And cry, "Your will?”—Have you no ears ?-I am

Enter Attendants. Antony yet.—Take hence this Jack, and whip him.

Eno. 'Tis better playing with a lion's whelp, Than with an old one dying.

Ant. Moon and stars! Whip him.-Were 't twenty of the greatest tri

butaries That do acknowledge Cæsar, should I find them So saucy with the hand of she here,-(what's her

name Since she was Cleopatra ?)—Whip him, fellows, Till, like a boy you see him cringe his face, And whine aloud for mercy. Take him hence.

Thyr. Marc Antony,

Ant. Tug him away: being whipped, Bring him again. This Jack of Cæsar's shall Bear us an errand to him.-

(Exeunt Attendants with THYREUS. You were half blasted ere I knew you.-Ha! Have I my pillow left unpressed in Rome, Forborne the getting of a lawful race, And by a gem of women, to be abused By one that looks on feeders ?

Cleo. Good my lord, -

Ant. You have been a boggler ever :But when we in our viciousness grow hard, (O misery on 't!) the wise gods seel our eyes; In our own filth drop our clear judgments; make us Adore our errors ; laugh at us, while we strut To our confusion.

Cleo. O, is it come to this?

Ant. I found you as a morsel cold upon Dead Cæsar's trencher: nay, you were a fragment Of Cneius Pompey's: besides what hotter hours, Unregistered in vulgar fame, you have Luxuriously picked out: for I am sure, Though you can guess what temperance should be, You know not what it is.

Cleo. Wherefore is this?

Re-enter Attendants with Thyreus. 1st Atten. Soundly, my lord. Ant. Cried he, and begged he pardon? 1st Atten. He did ask favour.

Ant. If that thy father live, let him repent Thou wast not made his daughter; and be thou sorry To follow Cæsar in his triumph, since Thou hast been whipped for following him: henceforth The white hand of a lady fever thee : Shake thou to look on 't. - Get thee back to Cæsar, Tell him thy entertainment. Look thou say He makes me angry with him: for he seems Proud and disdainful; harping on what I am, Not what he knew I was. He makes me angry: And at this time most easy 't is to do it; When my good stars, that were my former guides, Have empty left their orbs, and shot their fires Into the abysm of hell. If he mislike My speech and what is done, tell him he has Hipparchus, my enfranchised bondman, whom He may at pleasure whip, or hang, or torture, As he shall like, to quit me: urge it thou. Hence, with thy stripes; begone! [Exit Thyrsus.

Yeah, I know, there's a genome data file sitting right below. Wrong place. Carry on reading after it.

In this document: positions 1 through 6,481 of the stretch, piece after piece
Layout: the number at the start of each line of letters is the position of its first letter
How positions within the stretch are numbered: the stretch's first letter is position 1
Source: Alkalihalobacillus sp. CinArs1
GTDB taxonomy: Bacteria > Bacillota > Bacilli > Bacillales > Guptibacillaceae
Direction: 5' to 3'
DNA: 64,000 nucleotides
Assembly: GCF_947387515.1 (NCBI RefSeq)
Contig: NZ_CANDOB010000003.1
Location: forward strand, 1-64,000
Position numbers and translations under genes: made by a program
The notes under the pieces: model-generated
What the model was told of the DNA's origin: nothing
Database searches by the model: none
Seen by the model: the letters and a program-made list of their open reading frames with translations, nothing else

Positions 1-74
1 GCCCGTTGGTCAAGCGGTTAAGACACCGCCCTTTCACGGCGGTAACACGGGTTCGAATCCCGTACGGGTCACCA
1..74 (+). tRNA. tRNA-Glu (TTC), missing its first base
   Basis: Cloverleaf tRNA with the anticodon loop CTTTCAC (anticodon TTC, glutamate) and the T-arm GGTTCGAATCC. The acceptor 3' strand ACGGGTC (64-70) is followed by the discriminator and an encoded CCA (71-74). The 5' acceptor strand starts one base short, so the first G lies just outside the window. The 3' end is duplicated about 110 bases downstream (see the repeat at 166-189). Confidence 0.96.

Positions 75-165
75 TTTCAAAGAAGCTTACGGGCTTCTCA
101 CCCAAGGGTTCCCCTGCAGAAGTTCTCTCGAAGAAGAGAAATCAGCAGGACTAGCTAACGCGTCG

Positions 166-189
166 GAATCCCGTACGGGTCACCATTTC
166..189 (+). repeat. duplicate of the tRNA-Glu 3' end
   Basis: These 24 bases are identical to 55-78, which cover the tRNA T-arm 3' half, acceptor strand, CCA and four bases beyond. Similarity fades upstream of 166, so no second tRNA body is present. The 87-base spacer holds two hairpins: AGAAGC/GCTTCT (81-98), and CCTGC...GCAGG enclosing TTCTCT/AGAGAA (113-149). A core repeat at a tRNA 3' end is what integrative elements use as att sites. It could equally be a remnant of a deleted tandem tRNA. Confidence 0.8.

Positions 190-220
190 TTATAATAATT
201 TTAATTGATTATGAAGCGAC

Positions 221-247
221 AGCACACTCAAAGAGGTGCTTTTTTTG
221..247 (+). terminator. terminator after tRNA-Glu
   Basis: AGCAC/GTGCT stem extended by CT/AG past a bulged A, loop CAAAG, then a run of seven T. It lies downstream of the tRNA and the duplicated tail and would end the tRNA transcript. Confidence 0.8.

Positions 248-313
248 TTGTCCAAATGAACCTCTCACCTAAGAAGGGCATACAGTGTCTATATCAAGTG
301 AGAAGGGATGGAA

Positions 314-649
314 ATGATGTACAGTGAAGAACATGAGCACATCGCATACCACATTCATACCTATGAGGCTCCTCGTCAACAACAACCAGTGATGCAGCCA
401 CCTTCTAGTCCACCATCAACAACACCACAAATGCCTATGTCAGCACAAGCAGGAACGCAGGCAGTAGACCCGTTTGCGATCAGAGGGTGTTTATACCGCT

Cleo. Have you done yet?

Ant. Alack, our terrene moon Is now eclipsed ; and it portends alone The fall of Antony!

Cleo. I must stay his time.

Ant. To flatter Cæsar, would you mingle eyes
With one that ties his points ?

Cleo. Not know me yet?
Ant. Coldhearted toward me!

Cleo. Ah, dear, if I be so,
From my cold heart let heaven engender hail
And poison it in the source, and the first stone
Drop in my neck : as it determines, so
Dissolve my life! The next Cæsarion smite :
Till by degrees the memory of my womb,
Together with my brave Egyptians all,
By the discandering of this pelleted storm,
Lie graveless, till the flies and gnats of Nile
Have buried them for prey!

Ant. I am satisfied.
Cæsar sits down in Alexandria, where
I will oppose his fate. Our force by land
Hath nobly held; our severed navy too
Have knit again, and fleet, threatening most sealike.

Where hast thou been, my heart?-Dost thou

hear, lady?
If from the field I shall return once more
To kiss these lips, I will appear in blood;
I and my sword will earn our chronicle:
There's hope in it yet.

Cleo. That's my brave lord !

Ant. I will be treble-sinewed, hearted, breathed, And fight maliciously: for when mine hours Were nice and lucky, men did ransom lives Of me for jests : but now I 'll set my teeth, And send to darkness all that stop me.-Come, Let's have one other gaudy night: call to me All my sad captains; fill our bowls; once more Let's mock the midnight bell.

Cleo. It is my birthday : I had thought to have held it poor : but since

my lord Is Antony again, I will be Cleopatra.

Ant. We 'll yet do well.
Cleo. Call all his noble captains to my lord.
Ant. Do so; we'll speak to them; and to-night

I'll force
The wine peep through their scars.—Come on,

my queen: There's sap in 't yet. The next time I do fight, I'll make death love me; for I will contend Even with his pestilent scythe. [Exeunt Antony, CLEOPATRA, and Attendants. Eno. Now he 'll outstare the lightning. To be

furious Is to be frighted out of fear, and in that mood The dove will peck the estridge: and I see still A diminution in our captain's brain Restores his heart. When valour preys on reason, It eats the sword it fights with. I will seek Some way to leave him.